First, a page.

As the Battle of the Atlantic began to intensify during World War II, Winston Churchill - an ardent supporter of unique technological innovations - approved Operation Habakkuk - the plan to create a fleet of massive aircraft carriers made from ice.
Churchill was in no mood to see the war in the Atlantic slip even further out of control.
Throughout its history, the island nation had recognized the importance of sea power, and World War II was proving no different.
Britain required more than a million tons of imported material each week in order to be able to survive and fight the Germans.
But by that stage in the war, the country's inhabitants were already on food rations.
Churchill was genuinely concerned that mass starvations were right around the corner. Moreover, if a second European front was ever going to happen, the sea lanes had to be free from marauding U-boats.
Churchill later wrote, "The Battle of the Atlantic was the dominating factor all through the war. Never for one moment could we forget that everything happening elsewhere, on land, at sea or in the air depended ultimately on its outcome."
After the war, he admitted that the German U-boats were the only thing that truly terrified him during the struggle.
Thus, to Churchill's surprise, a potential solution came in the form a unique material consisting primarily of ice.
While taking a bath one day at his home at Chequers in late 1942, an excited Lord Louis Mountbatten - the British military Chief of Combined Operations - stormed in and dropped a chunk of ice between Churchill's legs. During the course of the next several minutes, the two watched in amazement as the ice refused to melt in the warm water.
It was called pykrete, the invention of Geoffrey Pyke, an eccentric scientist who was working for Combined Operations.
Earlier that year, Pyke was struck with the idea of creating floating islands made from carefully sculpted icebergs. He eventually realized, however, that his vision was unworkable. Standard ice was simply too weak. He needed something considerably more durable.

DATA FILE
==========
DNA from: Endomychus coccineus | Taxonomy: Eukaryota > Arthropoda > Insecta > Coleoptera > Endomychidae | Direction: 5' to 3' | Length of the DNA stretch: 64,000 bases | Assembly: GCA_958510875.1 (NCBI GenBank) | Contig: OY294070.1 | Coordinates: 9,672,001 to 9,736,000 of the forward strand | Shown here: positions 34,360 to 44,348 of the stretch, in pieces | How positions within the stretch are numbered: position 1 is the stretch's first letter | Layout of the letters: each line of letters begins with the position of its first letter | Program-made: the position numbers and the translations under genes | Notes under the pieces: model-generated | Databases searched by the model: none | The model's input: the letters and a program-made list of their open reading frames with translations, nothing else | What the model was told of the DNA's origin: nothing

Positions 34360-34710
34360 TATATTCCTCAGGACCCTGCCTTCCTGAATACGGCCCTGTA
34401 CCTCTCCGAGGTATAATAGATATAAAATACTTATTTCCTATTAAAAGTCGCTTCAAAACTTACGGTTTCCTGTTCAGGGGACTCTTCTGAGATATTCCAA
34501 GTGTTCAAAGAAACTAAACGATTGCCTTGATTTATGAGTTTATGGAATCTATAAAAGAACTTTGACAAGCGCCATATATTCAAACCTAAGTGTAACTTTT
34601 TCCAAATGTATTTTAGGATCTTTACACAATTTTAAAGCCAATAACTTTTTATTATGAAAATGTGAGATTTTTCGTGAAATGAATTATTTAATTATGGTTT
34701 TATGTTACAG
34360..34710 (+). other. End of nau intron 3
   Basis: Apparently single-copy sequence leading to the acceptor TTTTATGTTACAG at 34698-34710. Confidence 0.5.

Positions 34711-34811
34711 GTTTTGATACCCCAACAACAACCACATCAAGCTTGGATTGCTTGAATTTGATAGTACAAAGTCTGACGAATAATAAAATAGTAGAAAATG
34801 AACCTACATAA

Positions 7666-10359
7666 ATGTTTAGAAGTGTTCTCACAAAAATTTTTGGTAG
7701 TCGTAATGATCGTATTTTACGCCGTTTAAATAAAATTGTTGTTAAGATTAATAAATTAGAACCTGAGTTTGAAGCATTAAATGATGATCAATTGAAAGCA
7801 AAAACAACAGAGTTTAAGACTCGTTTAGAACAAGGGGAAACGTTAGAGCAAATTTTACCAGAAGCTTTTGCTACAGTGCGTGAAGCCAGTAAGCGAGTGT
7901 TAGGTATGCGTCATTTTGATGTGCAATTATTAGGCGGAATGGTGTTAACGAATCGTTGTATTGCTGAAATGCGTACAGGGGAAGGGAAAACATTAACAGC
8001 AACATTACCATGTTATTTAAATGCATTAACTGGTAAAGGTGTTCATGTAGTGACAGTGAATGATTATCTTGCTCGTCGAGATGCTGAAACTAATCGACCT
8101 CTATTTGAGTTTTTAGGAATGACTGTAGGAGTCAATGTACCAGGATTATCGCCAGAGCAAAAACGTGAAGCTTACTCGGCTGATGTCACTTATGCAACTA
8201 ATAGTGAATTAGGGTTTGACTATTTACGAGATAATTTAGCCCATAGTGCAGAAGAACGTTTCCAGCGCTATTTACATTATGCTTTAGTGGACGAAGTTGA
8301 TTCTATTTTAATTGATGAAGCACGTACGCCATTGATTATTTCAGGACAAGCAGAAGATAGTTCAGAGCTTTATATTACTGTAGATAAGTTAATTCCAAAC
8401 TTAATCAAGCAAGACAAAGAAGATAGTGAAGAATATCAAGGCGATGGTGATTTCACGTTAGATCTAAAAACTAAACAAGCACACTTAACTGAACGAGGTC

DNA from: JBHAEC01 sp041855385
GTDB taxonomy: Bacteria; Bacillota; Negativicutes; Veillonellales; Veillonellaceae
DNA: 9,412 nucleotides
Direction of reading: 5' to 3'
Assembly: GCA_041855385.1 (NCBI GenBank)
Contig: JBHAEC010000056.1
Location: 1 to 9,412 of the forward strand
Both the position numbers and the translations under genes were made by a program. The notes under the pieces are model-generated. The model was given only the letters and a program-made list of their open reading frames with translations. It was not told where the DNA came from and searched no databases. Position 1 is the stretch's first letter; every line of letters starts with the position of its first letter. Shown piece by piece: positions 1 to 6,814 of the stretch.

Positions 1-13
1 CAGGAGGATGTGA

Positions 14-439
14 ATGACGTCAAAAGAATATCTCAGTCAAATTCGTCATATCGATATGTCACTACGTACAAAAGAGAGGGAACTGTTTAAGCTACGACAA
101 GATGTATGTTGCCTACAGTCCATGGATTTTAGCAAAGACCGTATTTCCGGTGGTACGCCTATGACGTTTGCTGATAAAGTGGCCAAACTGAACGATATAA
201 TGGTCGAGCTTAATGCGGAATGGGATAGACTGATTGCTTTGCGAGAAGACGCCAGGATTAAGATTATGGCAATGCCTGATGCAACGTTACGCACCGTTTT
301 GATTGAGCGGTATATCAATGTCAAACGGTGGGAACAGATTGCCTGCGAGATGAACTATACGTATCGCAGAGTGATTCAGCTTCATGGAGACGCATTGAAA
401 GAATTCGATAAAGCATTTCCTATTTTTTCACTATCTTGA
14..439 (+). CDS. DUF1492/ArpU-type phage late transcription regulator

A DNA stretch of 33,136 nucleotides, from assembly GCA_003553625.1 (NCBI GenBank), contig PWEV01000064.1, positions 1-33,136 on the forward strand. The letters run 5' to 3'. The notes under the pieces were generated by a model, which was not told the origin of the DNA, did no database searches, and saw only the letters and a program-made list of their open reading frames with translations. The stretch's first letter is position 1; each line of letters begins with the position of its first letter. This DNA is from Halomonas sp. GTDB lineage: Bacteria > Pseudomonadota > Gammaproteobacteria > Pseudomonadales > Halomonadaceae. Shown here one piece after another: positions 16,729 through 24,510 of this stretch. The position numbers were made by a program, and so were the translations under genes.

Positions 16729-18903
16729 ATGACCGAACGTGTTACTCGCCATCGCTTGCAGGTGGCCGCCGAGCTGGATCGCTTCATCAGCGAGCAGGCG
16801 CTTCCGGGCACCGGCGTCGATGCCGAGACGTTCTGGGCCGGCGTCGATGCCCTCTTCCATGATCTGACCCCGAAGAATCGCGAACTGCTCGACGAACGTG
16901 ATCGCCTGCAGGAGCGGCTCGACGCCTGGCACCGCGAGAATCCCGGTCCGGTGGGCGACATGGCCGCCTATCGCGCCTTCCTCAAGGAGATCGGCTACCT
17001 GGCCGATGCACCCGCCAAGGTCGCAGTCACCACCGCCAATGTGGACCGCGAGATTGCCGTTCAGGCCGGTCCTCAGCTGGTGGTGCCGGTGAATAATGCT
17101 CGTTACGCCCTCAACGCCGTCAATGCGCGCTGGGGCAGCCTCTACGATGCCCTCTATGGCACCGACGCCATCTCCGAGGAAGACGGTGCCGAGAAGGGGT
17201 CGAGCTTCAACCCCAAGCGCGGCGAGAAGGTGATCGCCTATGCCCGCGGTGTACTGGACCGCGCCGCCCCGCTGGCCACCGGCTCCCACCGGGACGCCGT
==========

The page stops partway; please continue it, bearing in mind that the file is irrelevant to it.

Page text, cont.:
No doubt, ice is not a great material to work with. Under normal conditions, ice that has been moulded into a beam will fracture at loads anywhere from five kilograms per square centimeter (70 pounds per square inch) to 35 kilograms per square centimeter (500 pounds per square inch). Moreover, because it fails at unpredictable loads, it's not an ideal medium for construction.
Undaunted, Pyke figured he could find a way to reinforce ice, so he began to experiment with various concoctions.
After a process of trial-and-error, he threw some wood pulp into the mix - and the ensuing difference in strength was dramatic.
The new material, dubbed pykrete, increased the strength of regular ice to 70 kilograms per square centimeter (1,000 pounds per square inch) - enough to deflect a bullet shot at close range (as proven later in this story).
It also had tremendous crush resistance; a one-inch column would be able to support an entire automobile. Further, pykrete took a lot longer to melt than regular ice.
This was the wonder material that Pyke was looking for - what would form the basic building block of his giant floating island made from ice. He presented his findings to Mountbatten, who in turn brought the plan to Churchill's attention.
Churchill then displayed a tremendous willingness to entertain unconventional ideas.
Indeed, during the course of the war the Allies employed unorthodox tactics like dropping streams of tinfoil from planes to confuse enemy radar (dubbed "Window" - and an idea the Nazis later stole when bombing London in 1944), the development of miniature submarines, the construction of artificial harbors (called mulberries - an idea that Churchill first sketched out in 1917!), and dam busting bouncing bombs.
Pykrete, thought Mountbatten, could be another unconventional innovation.
He told Churchill that it would last indefinitely and be self-healing against bullets, bombs and torpedoes. Ice was inherently unsinkable, and any holes could quickly be patched up with quickly freezing water.
The ice-carriers would also reduce Britain's dependency on steel.
Churchill, who used to worked for the First Lord of the Admiralty and was an inventor in his own right, immediately seized upon the idea.
Operation Habakkuk was officially underway. Once developed, Churchill planned to deploy the ice-carriers off the coast of France and in the Indian Ocean where they would primarily serve as refuelling stations for the RAF.
The plans called for an entire fleet, with each carrier measuring 2,000 feet long, 300 feet wide, and with walls forty feet thick.
The entire structure would displace two million tonnes of water and be stitched together using 40 foot blocks of pykrete. Had it been constructed, it would have been the largest floating structure ever built.
Each carrier would be capable of carrying over 300 aircraft of all sorts, including bombers and fighters (like Spitfires and Hurricanes, which did not have folding wings). (ANI)